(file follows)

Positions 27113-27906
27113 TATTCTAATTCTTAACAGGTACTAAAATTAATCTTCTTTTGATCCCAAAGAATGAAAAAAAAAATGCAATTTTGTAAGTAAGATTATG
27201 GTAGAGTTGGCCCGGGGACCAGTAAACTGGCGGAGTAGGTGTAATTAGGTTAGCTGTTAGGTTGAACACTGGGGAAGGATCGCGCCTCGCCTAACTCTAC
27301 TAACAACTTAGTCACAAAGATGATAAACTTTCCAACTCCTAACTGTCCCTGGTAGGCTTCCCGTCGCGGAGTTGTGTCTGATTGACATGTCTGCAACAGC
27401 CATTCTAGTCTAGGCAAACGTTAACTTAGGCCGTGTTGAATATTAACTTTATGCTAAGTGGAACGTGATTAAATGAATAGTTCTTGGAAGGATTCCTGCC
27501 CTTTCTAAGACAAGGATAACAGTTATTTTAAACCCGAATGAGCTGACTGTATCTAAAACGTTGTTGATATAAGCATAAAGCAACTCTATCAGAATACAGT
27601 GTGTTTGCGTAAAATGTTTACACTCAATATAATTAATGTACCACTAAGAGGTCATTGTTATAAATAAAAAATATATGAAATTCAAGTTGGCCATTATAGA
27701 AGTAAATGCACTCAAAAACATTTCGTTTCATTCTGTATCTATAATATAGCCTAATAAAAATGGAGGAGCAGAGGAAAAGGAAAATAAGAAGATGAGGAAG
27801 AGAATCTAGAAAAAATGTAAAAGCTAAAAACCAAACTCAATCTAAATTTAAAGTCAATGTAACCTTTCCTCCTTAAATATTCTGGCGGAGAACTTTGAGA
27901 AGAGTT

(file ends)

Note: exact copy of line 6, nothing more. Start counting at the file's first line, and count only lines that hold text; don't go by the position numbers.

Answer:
27501 CTTTCTAAGACAAGGATAACAGTTATTTTAAACCCGAATGAGCTGACTGTATCTAAAACGTTGTTGATATAAGCATAAAGCAACTCTATCAGAATACAGT